École de Nancy
This article does not cite any sources. (July 2016) (Learn how and when to remove this template message)
École de Nancy, or the Nancy School, was the spearhead of the Art Nouveau in France whose inspiration was essentially in plant forms ginkgo, pennywort, giant hogweed, water lily, thistle, gourd and animals such as dragonflies. This alliance was based on research in the extensive use of glass, iron, steel and wood to put the beautiful in the hands of all and thus bring art into people's homes.
The founders define the School of Nancy as the "provincial alliance of the industries of art, sort of union of the industrial ones of art and artists decorators, striving to constitute in province, for the defence and the development of the industrial interests, workers and commercial of the country, environments of teaching and of culture in favour of the blooming of the industries of art".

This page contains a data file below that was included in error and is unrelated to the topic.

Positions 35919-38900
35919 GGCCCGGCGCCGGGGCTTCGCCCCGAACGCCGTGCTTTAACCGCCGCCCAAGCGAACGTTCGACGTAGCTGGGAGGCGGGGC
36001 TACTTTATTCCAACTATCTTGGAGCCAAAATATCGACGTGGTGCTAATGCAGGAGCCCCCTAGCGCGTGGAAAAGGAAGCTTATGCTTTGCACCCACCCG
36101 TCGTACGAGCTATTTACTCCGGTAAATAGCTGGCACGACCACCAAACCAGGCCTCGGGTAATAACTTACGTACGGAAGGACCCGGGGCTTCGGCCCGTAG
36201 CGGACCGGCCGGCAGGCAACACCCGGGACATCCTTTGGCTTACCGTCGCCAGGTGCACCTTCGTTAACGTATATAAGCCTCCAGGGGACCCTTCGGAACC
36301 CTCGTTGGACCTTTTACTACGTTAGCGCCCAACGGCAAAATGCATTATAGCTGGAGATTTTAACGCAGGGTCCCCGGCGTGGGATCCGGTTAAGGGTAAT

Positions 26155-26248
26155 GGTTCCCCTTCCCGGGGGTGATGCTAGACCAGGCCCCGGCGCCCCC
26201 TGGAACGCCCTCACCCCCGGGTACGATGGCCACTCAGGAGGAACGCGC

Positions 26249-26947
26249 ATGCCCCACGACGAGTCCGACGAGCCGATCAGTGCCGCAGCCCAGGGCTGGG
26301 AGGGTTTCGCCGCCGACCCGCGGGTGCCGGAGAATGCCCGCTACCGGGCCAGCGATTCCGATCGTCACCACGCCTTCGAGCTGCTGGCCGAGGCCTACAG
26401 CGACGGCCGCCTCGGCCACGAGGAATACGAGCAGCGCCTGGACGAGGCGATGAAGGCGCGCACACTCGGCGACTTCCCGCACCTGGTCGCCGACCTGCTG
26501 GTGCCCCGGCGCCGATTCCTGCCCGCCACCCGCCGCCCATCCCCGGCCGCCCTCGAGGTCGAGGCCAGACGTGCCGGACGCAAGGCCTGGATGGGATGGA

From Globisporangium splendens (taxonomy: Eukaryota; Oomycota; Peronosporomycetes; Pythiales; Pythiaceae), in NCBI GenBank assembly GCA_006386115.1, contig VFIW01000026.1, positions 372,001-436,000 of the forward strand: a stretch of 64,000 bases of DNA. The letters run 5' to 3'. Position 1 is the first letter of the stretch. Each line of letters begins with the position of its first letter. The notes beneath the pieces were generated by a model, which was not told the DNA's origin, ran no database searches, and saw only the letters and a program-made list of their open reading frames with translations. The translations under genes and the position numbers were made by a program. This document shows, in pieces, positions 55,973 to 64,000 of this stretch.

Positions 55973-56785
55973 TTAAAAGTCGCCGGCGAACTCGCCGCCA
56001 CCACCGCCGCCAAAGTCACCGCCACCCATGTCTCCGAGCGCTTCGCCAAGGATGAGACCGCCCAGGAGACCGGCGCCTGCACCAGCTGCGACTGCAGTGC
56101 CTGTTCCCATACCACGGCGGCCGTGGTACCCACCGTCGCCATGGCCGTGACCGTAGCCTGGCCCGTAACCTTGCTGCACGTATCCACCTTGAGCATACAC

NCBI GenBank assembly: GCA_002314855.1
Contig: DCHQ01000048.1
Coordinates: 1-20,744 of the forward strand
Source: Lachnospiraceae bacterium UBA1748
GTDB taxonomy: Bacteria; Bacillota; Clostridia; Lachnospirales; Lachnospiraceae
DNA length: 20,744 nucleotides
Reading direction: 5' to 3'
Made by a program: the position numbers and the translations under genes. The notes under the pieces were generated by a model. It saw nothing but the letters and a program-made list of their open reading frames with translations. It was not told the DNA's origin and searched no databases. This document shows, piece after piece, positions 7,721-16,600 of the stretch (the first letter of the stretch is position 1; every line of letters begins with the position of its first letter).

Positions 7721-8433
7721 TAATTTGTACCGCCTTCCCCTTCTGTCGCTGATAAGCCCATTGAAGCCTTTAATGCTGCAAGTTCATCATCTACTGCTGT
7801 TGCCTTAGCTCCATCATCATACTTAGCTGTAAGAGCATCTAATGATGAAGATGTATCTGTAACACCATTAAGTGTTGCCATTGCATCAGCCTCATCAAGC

Their goal was to enhance the prestige of Lorraine, a region rich in many industries (steel, etc.) and crafts (crystal, cabinetmaking, glass work, bronze art, earthenware and ceramic) to filter the patriotic sentiment resulting from the immigration of many French originating in Alsace and the current Moselle which both had been incorporated into the German Empire since the War of 1870. The Nancy school wanted to make itself a total art by the collaboration of all the bodies of trades (architecture, furniture, decorative arts).
Members of the School have distinguished themselves in many fields including the architecture, glassware, crystal, stained glass, metalwork, cabinet, wallpaper, typography, printing, bookbinding. Other includes embroidery (Fernand Courteix), goldsmith (André Kauffer), design, poster and photography.
Media related to École de Nancy at Wikimedia Commons
|This article about Art Nouveau is a stub. You can help Wikipedia by expanding it.|